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Farming Without Chemicals in Ohio
A Case Study Report

Author: Keith Dix
Innovative Farmers of Ohio
in cooperation with the Citizens Policy Center

8. Do organic framers have insect and disease problems?

For the most part, the organic farmers experienced very few, if any, insect and disease problems. It is quite possible that pests are kept in check by the ecosystem that evolves on an organic farm&emdash;buffer strips provide habitat for beneficials and clover offers a food source for beneficials. Four-year crop rotations may well interrupt the life cycle of certain insect pests, and the very mix of crops grown in such a rotation provides ecological diversity. Recent research at The Ohio State University's research facility in Wooster is confirming a basic tenet of organic farming&endash; a healthy soil promotes the growth of healthy plants that are, in turn, less susceptible to insect and disease damage.

Each farmer was asked specifically, "Do you have insect problems?" Ron G. "No, we really don't. I can't recall any type of insect problem we've ever experienced."

Byron K. "Not very much. When I was doing alfalfa I virtually had no problems."

Lynn W. "We really haven't had too much trouble with insects. This year we've seen some Japanese beetles in the beans and in the corn, too, a little but not enough to cause a big problem."

Nelson W. "One of the biggest problems I have is the alfalfa leafhopper. If you get plenty of rain it's not a problem, but with a long dry spell the leaf hoppers will cut my alfalfa yield back for maybe one cutting. But then later on it will pick up again, so I don't worry about it too much."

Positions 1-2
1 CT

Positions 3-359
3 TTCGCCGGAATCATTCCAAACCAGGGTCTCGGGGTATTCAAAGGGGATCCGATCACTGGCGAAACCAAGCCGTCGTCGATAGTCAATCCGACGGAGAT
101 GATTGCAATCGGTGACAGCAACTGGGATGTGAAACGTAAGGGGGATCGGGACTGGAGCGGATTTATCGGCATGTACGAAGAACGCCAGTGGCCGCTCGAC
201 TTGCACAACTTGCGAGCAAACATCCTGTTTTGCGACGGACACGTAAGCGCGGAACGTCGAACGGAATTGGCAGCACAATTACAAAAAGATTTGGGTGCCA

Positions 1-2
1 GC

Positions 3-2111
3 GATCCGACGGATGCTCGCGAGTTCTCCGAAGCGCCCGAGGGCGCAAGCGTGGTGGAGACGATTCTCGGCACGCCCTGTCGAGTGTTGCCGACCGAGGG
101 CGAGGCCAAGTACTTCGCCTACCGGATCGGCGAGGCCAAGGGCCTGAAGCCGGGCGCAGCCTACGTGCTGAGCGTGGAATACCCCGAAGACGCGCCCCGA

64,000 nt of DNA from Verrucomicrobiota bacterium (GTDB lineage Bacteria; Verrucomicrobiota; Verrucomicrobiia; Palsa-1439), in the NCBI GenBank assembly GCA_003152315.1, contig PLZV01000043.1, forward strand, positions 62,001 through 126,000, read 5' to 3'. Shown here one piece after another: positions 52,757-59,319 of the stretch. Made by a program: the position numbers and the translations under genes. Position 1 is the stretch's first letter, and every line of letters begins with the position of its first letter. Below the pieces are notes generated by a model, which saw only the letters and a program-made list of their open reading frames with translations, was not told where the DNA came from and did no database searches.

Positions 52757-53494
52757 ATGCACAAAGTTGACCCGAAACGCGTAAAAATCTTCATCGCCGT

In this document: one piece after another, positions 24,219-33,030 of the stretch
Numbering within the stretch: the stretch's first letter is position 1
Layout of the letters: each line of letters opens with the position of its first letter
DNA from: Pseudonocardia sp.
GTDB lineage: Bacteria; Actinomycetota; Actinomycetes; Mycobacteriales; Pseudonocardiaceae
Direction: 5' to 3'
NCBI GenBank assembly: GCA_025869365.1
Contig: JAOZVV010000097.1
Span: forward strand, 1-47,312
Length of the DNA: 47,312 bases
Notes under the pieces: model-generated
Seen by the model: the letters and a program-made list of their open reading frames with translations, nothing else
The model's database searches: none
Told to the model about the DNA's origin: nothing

Geoff M. "No. I had them in the conventional acreage last year, spider mites. I don't see any insect problems in the organic."

Jeff D. "Not until last year. We had some in the beans. I think it was bean beetles that carried in some disease or fungus and may have reduced yield by 5 percent, but the drought may have also have been the cause. The corn borer is not really a problem, maybe one year in ten. Other than that I haven't seen any problems."

Steve B. "It has never been a problem until maybe last year. We saw a lot more chewing on the bean pods that we've had in the past. We had both Japanese beetles and bean beetles out there but who was doing the most damage, I'm not sure. As far as other insects, we don't have any problems."

Dean Mc. "No, not really. We see insects in our fields, but none that are damaging the plants. I see signs of spider mites and leaf damage in other peoples' crops but not here."

With the one exception, all of the farmers reported that they have no problems with plant diseases.